Debbie McGee praised the "amazing" doctors and nurses who helped late husband Paul Daniels through his final weeks, as she attended the Good Morning Britain Health Star Awards.

McGee, who was the popular magician's assistant and then wife of 28 years, said she had come to "rely" on the NHS before and after the death of Daniels in March from a brain tumour.

Speaking about her support of the awards, she said: "So recently I've had to rely on the NHS and I've had such a good experience that I think it's lovely to reward people that do a job they're committed to without getting the praise they actually deserve.

"He was in hospital for two weeks but either side of the hospital stay our GP surgery and district nurses were amazing. They've supported me and continued that after Paul has died and phoned and checked I was OK, which is just fantastic."

McGee said she was "letting myself take each day" as she struggled with her grief.

"It's not easy, all my friends say I've always been the most positive person they've met and I've always been a person who counts their blessings so although I do get sad and I'm not very good at being in the house on my own, I'm trying to keep busy and have family stay.

"I'm just letting myself take each day. If I get to a point where I feel I need grief counselling, I won't hesitate to pick up the phone but at the moment, I'm just coping."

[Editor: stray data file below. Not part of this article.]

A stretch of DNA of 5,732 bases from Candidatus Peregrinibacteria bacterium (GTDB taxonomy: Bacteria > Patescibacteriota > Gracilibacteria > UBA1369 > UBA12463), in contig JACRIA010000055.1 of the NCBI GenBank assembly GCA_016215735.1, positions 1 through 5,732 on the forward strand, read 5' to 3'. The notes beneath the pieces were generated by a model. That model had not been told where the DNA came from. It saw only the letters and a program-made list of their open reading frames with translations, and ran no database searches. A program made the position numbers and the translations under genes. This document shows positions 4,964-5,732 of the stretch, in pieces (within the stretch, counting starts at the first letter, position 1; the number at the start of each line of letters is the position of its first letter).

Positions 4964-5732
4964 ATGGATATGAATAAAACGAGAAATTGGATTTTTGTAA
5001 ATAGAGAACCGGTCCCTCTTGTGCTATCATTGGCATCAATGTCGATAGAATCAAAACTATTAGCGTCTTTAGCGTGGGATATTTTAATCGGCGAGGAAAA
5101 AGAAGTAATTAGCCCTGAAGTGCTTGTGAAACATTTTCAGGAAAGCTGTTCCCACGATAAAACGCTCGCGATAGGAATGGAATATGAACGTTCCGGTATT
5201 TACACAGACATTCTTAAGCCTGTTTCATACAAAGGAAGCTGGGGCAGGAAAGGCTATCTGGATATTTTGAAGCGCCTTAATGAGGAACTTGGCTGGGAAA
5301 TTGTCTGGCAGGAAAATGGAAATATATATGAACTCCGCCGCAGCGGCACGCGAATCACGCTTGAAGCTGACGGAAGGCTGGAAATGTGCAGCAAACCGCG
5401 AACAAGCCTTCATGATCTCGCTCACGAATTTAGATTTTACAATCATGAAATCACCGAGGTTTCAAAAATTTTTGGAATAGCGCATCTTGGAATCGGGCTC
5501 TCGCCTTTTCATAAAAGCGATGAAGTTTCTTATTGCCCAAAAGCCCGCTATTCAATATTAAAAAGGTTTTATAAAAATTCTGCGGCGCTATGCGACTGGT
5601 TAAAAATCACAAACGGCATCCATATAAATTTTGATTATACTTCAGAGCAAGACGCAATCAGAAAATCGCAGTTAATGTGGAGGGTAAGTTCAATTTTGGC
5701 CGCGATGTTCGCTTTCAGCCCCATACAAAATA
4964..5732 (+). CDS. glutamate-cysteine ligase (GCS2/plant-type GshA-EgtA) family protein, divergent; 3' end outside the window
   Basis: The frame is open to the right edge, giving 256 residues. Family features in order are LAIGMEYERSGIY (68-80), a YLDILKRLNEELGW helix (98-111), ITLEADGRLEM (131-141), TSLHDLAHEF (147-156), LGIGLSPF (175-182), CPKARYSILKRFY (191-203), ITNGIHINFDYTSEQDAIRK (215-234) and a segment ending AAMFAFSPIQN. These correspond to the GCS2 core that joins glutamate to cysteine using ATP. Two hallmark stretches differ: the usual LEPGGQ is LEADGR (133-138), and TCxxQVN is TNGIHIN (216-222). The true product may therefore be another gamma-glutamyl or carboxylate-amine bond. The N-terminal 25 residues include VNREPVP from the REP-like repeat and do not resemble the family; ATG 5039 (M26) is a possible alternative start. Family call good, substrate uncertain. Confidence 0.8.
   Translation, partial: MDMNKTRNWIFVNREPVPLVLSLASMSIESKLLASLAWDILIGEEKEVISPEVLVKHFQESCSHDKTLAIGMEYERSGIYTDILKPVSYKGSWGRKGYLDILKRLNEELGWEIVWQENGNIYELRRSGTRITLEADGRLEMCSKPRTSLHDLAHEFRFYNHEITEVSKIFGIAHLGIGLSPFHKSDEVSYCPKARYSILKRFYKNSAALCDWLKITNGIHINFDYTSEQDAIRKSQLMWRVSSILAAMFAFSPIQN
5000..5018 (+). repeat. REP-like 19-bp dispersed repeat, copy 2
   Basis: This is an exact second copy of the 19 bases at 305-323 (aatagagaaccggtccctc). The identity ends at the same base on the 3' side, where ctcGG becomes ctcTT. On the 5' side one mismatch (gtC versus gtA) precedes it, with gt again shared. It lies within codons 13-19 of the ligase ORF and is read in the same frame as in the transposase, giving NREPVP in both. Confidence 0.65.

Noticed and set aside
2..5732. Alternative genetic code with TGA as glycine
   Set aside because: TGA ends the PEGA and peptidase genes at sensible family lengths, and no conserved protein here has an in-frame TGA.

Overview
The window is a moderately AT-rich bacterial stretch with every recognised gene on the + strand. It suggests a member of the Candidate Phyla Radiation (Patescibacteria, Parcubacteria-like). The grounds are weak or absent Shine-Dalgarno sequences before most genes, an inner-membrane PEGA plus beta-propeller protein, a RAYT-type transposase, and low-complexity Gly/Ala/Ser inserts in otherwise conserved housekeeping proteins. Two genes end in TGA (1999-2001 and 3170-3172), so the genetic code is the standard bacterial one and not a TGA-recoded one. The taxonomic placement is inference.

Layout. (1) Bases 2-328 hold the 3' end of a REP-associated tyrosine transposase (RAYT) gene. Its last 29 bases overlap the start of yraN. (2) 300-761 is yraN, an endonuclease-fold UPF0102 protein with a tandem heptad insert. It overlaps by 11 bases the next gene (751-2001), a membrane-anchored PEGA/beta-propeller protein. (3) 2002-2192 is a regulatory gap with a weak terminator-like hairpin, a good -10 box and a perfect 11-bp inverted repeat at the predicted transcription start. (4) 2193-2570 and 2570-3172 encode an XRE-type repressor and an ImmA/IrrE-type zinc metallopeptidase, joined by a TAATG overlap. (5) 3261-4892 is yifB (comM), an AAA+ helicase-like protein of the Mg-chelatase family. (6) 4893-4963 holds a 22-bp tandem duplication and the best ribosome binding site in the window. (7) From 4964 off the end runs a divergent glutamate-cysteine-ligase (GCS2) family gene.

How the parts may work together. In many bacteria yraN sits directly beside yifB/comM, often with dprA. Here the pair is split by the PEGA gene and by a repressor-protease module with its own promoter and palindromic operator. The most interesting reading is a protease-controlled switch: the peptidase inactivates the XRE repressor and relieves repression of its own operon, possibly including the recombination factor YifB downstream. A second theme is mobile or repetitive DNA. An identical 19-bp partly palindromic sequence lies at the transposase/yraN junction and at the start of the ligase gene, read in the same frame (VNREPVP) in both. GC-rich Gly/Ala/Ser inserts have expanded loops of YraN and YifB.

Asked if a tribute is planned to the entertainer similar to the star-studded one for Cilla Black, McGee replied: "In time. We need to get through the next six months and then I think I'll be strong enough to think about things like that and get involved in things."

She hopes that the "legacy" of Daniels will be continued in nephew James Phelan, 23, who has auditioned as a magician for this year's Britain's Got Talent series.

She explained: "As his Uncle Paul got ill, James applied for Britain's Got Talent.

"He'd never been on the stage, he's very brave, and he didn't have any help from myself or Paul because Paul was too ill and I was nursing him. We'd just have phonecalls - he'd say, 'Don't worry, Aunty Deb, I've come up with this idea, it's going to be great.'

"Paul would be so proud. It would be fantastic if he won."